Finally, they have a small set of entries used for adjusting other parameters — I used some of the entries for configuring font selections and sizes to round out the changes seen above.
Not Intended for Human Consumption
Before going further, I need to be very clear about one point: Adobe did not design these internationalization hooks to be exposed to the user. Yes, the door is not locked and so we can enter and rummage around, but it's at our own risk. We might find ourselves shocked at how messy the back closet is, and we might hurt ourselves by tripping over something, but in entering uninvited, we take full responsibility for any mishaps.
To the best of my knowledge, the worst that can happen in changing some of these parameters on our own is that Lightroom refuses to work until we undo the change, but for all I know, it may be possible to accidentally delete every file on your computer. I don't know. Consider yourself warned.
The Configuration App
Jeffrey's Lightroom Configuration Manager is a web application that helps you identify the changes you wish to make, then produces a configuration file for you to install into one of Lightroom's system directories (described later). As of this initial “Version 1” release, the configuration parameters are grouped into four sections:
- Metadata Viewer Labels
- Metadata Viewer Value Formats
- Screen Space
- Fonts and Text Sizes
In the Screen Space section, you can change the maximum width of the module panels, which can be a great help for those of you with long folder names that otherwise always get cut off. Here's a view of the application with that “Screen Space” grouping opened up:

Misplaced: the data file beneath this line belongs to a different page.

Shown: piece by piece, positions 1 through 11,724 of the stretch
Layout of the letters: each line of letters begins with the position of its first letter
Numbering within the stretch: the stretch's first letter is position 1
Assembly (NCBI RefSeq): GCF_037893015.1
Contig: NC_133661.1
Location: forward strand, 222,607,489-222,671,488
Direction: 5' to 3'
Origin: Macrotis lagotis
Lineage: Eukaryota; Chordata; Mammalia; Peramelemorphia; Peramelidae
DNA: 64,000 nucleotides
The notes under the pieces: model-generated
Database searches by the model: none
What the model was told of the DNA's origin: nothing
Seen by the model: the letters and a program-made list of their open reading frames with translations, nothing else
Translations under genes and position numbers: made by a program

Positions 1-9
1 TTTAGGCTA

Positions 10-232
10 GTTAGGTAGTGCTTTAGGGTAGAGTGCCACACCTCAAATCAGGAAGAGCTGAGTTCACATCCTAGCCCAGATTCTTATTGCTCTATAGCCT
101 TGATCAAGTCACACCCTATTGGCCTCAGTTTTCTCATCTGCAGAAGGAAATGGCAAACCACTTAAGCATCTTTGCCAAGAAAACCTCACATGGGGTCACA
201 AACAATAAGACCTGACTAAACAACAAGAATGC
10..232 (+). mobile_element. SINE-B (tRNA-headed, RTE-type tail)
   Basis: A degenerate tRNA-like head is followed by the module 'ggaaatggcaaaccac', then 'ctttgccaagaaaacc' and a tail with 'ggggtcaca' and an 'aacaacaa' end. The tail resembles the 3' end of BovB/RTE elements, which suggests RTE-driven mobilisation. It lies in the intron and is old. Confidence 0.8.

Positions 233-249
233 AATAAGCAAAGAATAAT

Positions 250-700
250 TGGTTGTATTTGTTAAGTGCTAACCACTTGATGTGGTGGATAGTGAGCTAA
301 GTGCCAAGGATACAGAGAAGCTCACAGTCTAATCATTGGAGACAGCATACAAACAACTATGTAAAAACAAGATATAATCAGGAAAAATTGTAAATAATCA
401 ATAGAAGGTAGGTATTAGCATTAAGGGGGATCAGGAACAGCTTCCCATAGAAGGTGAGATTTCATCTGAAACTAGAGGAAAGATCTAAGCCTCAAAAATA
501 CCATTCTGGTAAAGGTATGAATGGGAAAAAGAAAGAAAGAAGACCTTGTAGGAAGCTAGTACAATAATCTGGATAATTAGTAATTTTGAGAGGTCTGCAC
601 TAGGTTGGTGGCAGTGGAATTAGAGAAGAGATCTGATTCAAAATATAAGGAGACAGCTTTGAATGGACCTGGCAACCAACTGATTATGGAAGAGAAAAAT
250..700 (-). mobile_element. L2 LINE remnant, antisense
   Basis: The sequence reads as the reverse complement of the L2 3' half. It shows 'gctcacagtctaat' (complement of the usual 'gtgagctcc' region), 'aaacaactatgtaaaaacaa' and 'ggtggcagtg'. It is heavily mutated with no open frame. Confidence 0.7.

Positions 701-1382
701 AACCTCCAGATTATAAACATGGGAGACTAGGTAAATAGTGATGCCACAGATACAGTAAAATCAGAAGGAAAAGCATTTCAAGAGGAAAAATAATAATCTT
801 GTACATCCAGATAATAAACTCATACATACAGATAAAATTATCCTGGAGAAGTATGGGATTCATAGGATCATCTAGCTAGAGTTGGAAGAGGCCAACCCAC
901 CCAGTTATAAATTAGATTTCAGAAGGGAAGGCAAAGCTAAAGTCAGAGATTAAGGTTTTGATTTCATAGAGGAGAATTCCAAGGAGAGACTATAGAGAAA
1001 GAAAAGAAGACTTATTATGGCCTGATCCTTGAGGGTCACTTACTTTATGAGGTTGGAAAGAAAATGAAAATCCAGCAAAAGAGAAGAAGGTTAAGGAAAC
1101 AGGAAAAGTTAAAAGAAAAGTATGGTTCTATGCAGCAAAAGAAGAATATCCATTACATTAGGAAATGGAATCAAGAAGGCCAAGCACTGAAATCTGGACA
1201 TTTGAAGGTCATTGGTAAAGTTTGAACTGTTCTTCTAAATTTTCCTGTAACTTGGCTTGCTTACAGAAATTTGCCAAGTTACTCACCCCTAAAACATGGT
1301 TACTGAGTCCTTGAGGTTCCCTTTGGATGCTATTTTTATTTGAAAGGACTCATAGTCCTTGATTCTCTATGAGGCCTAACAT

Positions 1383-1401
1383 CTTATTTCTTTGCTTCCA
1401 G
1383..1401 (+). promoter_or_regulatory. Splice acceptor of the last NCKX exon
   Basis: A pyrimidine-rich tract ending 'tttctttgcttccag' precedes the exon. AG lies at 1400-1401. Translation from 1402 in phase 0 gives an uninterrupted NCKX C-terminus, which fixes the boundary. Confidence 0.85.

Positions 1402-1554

If you make a change to a parameter, it's highlighted, and a “reset” button appears. You can mouseover the reset button to see the original value as a tool tip, and, of course, revert back to the original value by clicking on it.
Entries in the Screen and Font sections are in Mac/Windows pairs; be sure to change the value appropriate for your needs (or both, if you intend to install the configuration file on both OSs.
Before you can generate your first configuration file, you must answer a short gauntlet of simple questions designed ostensibly to ensure you understand the “not supported by Adobe, or anyone else” nature of this. My main hope, though, is that the questions appeases any grumblings at Adobe about this app.
Once you've made whatever changes you'd like, and have gotten the gauntlet of questions out of the way, a “generate configuration file” form appears. All the form fields are optional; the first three are used as documentation for the configuration file, while the last, your email address, is if you wish to be contacted by me in case I discover a bug in the files that have been generated, or something. As I said, they're all optional.
Once you submit the (possibly empty) form, you'll arrive at a page for your specific configuration that can be bookmarked and shared with friends. (Here's my configuration, by the way.) Use the “save this link” link on the page to download the configuration file; name it “TranslatedStrings.txt” and place it here:
- Mac OS X:
- /Applications/Adobe Lightroom.app/Contents/Resources/TranslatedStrings.txt
With Finder, control-click on “Adobe Lightroom.app” in the Applications folder, select “Show Package Contents,” and continue navigating from there.
- Windows XP/Vista:
- C:\Program Files\Adobe\Adobe Photoshop Lightroom\Resources\en\TranslatedStrings.txt
The configuration takes effect the next time Lightroom starts.
If something seems amiss, such as the metadata panel not appearing, that's a good indication that something's wrong with the file or one of the settings you've chosen, so it's best to shut down Lightroom and remove the file you just installed.